How To Keep the Company Car in Good Condition: 6 Things To Avoid
today at 8:54 am
Many employers incentivize employees to work hard and stay focused by awarding them with a company car. While this may feel like a huge bonus, it’s also a big responsibility. Whether your boss lent you a vehicle or gifted you one to keep forever, you’ll want to keep it in good condition so you can show it off for years to come.
That being said, here are a few things you should avoid doing when driving and vibing in your new ride.
1. Forgetting About Oil Changes
Forgetting to change your oil can cause buildup and premature engine failure. Therefore, you must remember to schedule regular oil changes. Depending on your driving habits and the length of your commute, you may have to do so every 1,000 miles. However, if you switch to synthetic oil, you could go as far as 10,000 miles before scheduling an oil change.
Consult your owner’s manual to determine how often you should check and tend to the oil to keep your vehicle in good condition.
2. Using the Wrong Lubricants
If you decide to change the oil yourself or want to add lubricant to your vehicle, you must choose the right kind. If the viscosity is too low, the lubricant can cause a considerable amount of internal engine wear. If it’s too high, your engine will experience increased drag and a dip in efficiency.
Follow your manufacturer’s recommendations to ensure you use the correct lubricants for any auto application. Doing so will prolong the life of your engine and keep the entire vehicle in good condition in the long-term.
3. Neglecting the Tires
One of the worst things you can do to your company car is neglect the tires. If you fail to check the tire pressure, you run the risk of a flat tire or even an explosion. Meanwhile, those who forget to rotate and balance the wheels will end up with worn tires and an empty wallet when they have to replace them.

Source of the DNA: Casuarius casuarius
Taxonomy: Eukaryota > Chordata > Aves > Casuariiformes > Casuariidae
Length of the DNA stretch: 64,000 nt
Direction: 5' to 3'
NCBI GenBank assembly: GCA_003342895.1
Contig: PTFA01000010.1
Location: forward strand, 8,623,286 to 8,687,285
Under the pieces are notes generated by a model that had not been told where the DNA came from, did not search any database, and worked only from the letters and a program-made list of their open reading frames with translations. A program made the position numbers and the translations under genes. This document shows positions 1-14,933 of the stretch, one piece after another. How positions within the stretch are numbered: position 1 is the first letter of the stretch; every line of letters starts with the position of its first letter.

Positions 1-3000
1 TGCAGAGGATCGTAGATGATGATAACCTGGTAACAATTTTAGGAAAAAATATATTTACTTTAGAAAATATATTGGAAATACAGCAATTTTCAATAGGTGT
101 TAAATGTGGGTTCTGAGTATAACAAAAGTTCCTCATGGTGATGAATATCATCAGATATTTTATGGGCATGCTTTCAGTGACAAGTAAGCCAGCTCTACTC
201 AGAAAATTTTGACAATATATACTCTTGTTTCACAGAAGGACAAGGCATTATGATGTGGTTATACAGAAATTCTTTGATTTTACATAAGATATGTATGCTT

Therefore, it’s wise to check your tire pressure every few weeks and take your car to the mechanic if you notice any shaking or vibrating. Often, these are warning signs of misalignment, which can wear your tires down quicker than usual.
4. Disregarding Warning Signs
If one of the symbols on your dashboard lights up, don’t disregard it. There’s likely a reason that little guy lit up and the longer you wait, the worse the problem will get.
Figure out what each symbol means and take your car to the mechanic as soon as possible, especially if there’s a problem with your brakes or engine. While you may be able to get away with ignoring the washer fluid light for a few days, major components require immediate attention, so you don’t cause further damage.
5. Skipping the Carwash
Many of your car’s most essential elements lie right beneath your feet on the underbelly of your vehicle. These components, which include the suspension, wheelhouses and floor frames, are often made of steel. While this material is strong, it is also prone to rust, especially if you don’t wash your car.
Instead of letting road salt and dirt build up on the undercarriage, take your vehicle to the carwash every few weeks. This simple habit will keep your car in mint condition. Plus, it’ll always look like you drove it right off the lot.
6. Driving Fast and Furious
Driving like you’re competing in the Indy 500 won’t score you any brownie points with your boss, nor will it do your vehicle any favors. In fact, having a led foot or riding the brakes can put stress on your car and turn it into a gas guzzler.
Save money and reduce wear and tear by practicing good driving habits. Accelerate and brake conservatively and use common sense when it comes to passing or stopping for other drivers. These simple improvements will keep both you and your car safe in the long run.
Save Money with Maintenance
Taking care of the company car isn’t most people’s definition of fun. In fact, keeping your vehicle in good condition will likely require quite a bit of time and money. However, investing a few dollars here and there will save you from shelling out thousands for expensive, preventable repairs. Make a maintenance checklist — and a list of all the things you shouldn’t do — and you’ll be good as gold.